The House on Malcolm Street is a sweet tale of how to move on after heartbreak. How to forgive yourself, and to forgive God when we lose everything we hold dear. Although the title suggests that the answer is found at the House on Malcolm Street … I believe the peace that is found by various people within the novel actually comes from the woman who runs the boarding house and her vibrant, yet patient faith. Her love and faith abound far outside the confines of her home. I found the story line a little predictable, but still enjoyable. Set in the 1920’s, the author was able to portray vividly what correspondence, travel, and income issues were like during that time-frame. The writing would appeal most to a female author, with issues of security, loss, anger and fear – for both self and child – setting center stage.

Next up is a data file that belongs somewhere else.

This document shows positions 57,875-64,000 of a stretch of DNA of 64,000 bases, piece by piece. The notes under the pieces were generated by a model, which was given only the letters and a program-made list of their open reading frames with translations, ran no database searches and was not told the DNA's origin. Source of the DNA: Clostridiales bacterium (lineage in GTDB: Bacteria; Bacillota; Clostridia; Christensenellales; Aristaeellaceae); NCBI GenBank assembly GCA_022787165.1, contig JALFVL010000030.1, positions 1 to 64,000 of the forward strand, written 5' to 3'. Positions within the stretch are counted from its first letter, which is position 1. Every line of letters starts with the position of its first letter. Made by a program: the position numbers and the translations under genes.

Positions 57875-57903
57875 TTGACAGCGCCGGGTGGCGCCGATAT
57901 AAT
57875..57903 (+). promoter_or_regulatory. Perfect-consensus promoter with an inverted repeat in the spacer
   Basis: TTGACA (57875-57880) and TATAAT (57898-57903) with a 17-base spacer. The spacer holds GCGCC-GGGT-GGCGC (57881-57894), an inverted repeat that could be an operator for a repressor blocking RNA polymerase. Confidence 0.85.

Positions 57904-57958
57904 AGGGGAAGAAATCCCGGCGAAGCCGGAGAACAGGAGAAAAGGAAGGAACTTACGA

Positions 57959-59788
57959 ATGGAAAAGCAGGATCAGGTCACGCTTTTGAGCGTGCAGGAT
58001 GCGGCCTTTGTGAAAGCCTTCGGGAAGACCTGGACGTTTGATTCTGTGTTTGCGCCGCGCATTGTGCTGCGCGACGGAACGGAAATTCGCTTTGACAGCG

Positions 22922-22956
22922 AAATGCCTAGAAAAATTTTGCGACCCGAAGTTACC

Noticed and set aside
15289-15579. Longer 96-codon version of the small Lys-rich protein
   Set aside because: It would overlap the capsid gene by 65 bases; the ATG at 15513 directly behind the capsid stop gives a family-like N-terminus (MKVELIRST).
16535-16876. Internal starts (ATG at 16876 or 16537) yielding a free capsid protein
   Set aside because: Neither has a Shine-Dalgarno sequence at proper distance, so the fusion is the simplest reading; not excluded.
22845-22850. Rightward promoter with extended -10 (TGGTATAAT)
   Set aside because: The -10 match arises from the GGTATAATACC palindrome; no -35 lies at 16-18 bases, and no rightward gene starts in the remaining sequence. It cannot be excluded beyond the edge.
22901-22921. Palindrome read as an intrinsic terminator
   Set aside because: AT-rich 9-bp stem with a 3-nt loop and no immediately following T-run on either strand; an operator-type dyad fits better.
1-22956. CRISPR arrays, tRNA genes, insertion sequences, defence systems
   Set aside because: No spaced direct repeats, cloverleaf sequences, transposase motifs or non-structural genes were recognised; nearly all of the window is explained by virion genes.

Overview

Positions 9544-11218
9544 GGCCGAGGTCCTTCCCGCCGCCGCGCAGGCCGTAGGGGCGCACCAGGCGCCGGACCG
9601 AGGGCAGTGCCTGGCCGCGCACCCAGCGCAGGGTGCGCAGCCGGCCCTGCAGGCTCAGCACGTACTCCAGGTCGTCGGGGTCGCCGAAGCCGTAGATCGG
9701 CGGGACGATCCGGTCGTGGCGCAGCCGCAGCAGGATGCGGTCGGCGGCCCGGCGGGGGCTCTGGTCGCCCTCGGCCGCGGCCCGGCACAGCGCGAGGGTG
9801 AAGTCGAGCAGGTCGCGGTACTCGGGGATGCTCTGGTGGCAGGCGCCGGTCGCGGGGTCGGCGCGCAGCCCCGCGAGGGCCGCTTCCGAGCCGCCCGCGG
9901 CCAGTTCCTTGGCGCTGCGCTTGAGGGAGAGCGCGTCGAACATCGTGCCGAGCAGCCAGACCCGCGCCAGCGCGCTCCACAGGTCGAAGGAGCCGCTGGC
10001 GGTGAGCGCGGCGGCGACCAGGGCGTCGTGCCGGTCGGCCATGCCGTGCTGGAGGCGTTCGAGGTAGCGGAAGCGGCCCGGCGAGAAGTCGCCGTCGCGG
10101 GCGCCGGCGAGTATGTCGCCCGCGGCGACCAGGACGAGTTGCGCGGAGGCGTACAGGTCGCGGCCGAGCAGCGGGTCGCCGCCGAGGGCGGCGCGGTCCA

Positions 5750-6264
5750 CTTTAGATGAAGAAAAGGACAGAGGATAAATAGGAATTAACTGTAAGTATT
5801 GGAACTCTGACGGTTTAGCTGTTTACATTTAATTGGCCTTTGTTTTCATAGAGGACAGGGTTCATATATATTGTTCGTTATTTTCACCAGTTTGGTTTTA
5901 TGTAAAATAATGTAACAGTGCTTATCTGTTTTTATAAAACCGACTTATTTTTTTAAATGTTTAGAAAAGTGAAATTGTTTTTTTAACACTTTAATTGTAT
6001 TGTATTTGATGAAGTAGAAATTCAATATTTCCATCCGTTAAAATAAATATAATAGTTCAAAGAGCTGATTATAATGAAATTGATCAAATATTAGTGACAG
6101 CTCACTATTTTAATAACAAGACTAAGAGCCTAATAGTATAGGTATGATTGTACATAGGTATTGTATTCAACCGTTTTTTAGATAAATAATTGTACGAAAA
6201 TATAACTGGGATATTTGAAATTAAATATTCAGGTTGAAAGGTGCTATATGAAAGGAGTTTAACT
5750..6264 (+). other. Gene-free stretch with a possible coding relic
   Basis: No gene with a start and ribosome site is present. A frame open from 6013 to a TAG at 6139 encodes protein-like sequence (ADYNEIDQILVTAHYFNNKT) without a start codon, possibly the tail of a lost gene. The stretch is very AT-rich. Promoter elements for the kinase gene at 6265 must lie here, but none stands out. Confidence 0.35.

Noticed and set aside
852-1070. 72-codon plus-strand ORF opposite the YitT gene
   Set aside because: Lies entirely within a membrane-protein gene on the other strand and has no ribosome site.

This is an attractive cover, and will draw attention for further inspection. The one flaw I see is that it seems to center heavily on the young girl? To the point that you wonder if she will be the main character … Even on the spine there is a close up of the young child’s face. Not that she isn’t a beautiful child, but since the mother is the main character it seems out of balance. I love the muted golden tones mingled with the pinks of the ladies dresses on the cover. It blends nicely into the serene Fall photo of the old B&B style home in the lower portion of the cover. The colors help to set the time-frame, as do the dresses and the style of suitcase being clutched by the mother. In total, I believe this cover will attract a female audience interested in historicals, but without text to explain they might assume the story was going to be about a lost child, or an adoption … something more centered on the child than it really is.